Stem cell breakthrough gives new hope to sufferers of muscle-wasting diseases

Mar 05, 2009

An experimental procedure that dramatically strengthens stem cells' ability to regenerate damaged tissue could offer new hope to sufferers of muscle-wasting diseases such as myopathy and muscular dystrophy, according to researchers from the University of New South Wales (UNSW).

The world-first procedure has been successfully used to regrow muscles in a mouse model, but it could be applied to all tissue-based illnesses in humans such as in the liver, pancreas or brain, the researchers say.

The research team, which is based at UNSW and formerly from Sydney's Westmead Children's Hospital, adapted a technique currently being trialled in bone marrow transplantation. Adult stem cells are given a gene that makes them resistant to chemotherapy, which is used to clean out damaged cells and allow the new stem cells to take hold.

A paper detailing the breakthrough appears in the prestigious journal Stem Cells this week.

The ability of adult stem cells to regenerate whole tissues opens up a world of new possibilities for many human diseases, according to the lead authors of the paper, Professor Peter Gunning, Professor Edna Hardeman and Dr Antonio Lee, from UNSW's School of Medical Sciences.

"The beauty of this technique is that chemotherapy makes space for stem cells coming into muscle and also gives the stem cells an advantage over the locals. It's the first strategy that gives the good guys the edge in the battle to cure sick tissues," Professor Gunning said.

"What has been the realm of science fiction is looking more and more like the medicine of the future," he said.

The procedure solves one of the major hurdles involving stem cell therapy - getting the cells to survive for more than an hour or so after inserting them into damaged tissue.

"In muscle, most stem cells die in the first hour or are present in such low numbers that they are not much help," Professor Gunning said. "Until now, the new healthy cells had no advantage over the existing damaged tissue and were getting out-competed.

While trials of the procedure are at the pre-clinical stage, researchers are looking to launch human trials treating specific forms of muscular dystrophy such as oculopharyngeal dystrophy within the next three to five years.

Source: University of New South Wales

Explore further: Ulcer-causing bacteria induces stomach stem cell growth in mice, researchers find

Related Stories

Role of telomeres in plant stem cells discovered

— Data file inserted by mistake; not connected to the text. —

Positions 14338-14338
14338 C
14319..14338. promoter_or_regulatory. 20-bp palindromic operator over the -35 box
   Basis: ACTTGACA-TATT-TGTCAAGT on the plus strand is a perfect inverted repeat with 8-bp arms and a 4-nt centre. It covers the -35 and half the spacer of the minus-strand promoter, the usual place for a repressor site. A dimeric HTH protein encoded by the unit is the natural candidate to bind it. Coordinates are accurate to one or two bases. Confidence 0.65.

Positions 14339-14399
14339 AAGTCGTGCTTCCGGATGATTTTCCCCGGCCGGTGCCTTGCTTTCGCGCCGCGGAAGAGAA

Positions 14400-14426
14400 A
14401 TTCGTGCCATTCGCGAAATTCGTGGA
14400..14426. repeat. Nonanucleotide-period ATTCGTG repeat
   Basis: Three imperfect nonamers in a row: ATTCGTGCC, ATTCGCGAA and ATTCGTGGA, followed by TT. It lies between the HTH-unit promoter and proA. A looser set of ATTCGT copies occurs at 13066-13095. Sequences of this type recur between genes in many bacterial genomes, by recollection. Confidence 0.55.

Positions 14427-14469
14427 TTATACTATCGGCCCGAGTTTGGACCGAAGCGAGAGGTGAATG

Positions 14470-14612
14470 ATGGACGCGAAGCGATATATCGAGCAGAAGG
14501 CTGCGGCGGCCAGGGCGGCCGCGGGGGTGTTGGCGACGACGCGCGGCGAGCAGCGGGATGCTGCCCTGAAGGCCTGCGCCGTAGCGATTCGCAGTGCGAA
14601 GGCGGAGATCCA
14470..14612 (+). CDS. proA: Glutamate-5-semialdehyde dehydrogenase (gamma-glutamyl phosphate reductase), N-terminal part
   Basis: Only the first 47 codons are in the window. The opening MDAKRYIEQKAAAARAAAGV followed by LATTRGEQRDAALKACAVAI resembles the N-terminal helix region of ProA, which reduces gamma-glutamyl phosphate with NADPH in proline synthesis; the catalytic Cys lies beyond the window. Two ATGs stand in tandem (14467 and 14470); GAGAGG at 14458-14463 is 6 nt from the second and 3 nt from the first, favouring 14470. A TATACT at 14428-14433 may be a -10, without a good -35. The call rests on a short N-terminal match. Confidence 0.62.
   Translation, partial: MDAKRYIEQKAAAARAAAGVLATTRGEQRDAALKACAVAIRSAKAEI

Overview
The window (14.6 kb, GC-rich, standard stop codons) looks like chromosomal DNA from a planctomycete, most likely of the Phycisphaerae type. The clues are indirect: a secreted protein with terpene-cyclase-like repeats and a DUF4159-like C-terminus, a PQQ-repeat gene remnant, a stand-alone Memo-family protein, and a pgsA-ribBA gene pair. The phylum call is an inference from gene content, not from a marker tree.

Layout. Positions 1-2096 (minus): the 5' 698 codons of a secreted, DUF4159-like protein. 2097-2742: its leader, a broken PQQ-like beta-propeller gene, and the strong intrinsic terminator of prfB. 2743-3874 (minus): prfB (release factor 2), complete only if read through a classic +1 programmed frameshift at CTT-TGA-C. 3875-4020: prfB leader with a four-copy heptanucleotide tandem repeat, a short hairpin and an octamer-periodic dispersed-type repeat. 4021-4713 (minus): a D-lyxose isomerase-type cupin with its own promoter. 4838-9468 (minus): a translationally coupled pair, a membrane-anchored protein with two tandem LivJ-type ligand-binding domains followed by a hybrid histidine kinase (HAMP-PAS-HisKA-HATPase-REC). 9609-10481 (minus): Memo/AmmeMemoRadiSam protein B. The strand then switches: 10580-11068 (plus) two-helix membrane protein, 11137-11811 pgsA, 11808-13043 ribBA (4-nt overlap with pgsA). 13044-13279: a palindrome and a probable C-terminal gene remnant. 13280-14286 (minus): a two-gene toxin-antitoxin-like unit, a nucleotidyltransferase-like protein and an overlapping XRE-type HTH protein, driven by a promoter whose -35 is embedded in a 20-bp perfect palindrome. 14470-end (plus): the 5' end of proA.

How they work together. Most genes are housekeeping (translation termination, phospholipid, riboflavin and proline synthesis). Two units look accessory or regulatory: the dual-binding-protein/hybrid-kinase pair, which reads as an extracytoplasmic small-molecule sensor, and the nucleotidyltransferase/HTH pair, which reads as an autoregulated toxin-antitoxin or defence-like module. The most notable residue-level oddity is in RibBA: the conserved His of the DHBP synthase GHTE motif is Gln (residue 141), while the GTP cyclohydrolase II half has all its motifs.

Apr 30, 2015

The role played by telomeres in mammalian cells has been known for several years. It is also known that these non-coding DNA sequences, which are found at the ends of the chromosomes, protect them and are ...

Highly efficient CRISPR knock-in in mouse

May 01, 2015

Genome editing using CRISPR/Cas system has enabled direct modification of the mouse genome in fertilized mouse eggs, leading to rapid, convenient, and efficient one-step production of knockout mice without ...

Mechanisms for continually producing sperm

May 01, 2015

Continually producing sperm over a long time is important to procreate the next generation. Researchers of the National Institute for Basic Biology, National Institutes of Natural Sciences in Japan, Ms. Kanako ...

Recommended for you

How proteins evolved the capacity for movement within cells

18 hours ago

The process behind how the molecular components of living organisms start to move has been explained for the first time in new research published by Science and it is an intricate set of dance steps where the tempo is set ...

How do neural cells respond to ischemia?

19 hours ago

A group of researchers from the Lomonosov Moscow State University, in collaboration with their Irish colleagues from the University College Cork, has studied the early response of cells to ischemia, which ...

User comments : 2

Adjust slider to filter visible comments by rank

Display comments: newest first

moj85
not rated yet Mar 05, 2009
dangerous - creating cells that are resistant to chemotherapy? This might come back to bite us in the butt..
jim444
not rated yet Jun 20, 2009
If your gonna die anyway..Id do it.

Does seem Stem Cells are getting closer into clinical being....it's clear we are very close to a major advancement.

Please sign in to add a comment. Registration is free, and takes less than a minute. Read more

Click here to reset your password.
Sign in to get notified via email when new comments are made.